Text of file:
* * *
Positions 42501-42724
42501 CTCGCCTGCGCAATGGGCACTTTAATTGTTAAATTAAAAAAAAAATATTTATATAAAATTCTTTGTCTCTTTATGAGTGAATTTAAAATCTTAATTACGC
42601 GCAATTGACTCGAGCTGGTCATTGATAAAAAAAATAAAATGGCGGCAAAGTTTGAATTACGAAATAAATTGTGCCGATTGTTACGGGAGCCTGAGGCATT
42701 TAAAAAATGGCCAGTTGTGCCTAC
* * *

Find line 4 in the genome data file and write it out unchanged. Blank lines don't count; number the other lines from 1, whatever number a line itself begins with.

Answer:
42701 TAAAAAATGGCCAGTTGTGCCTAC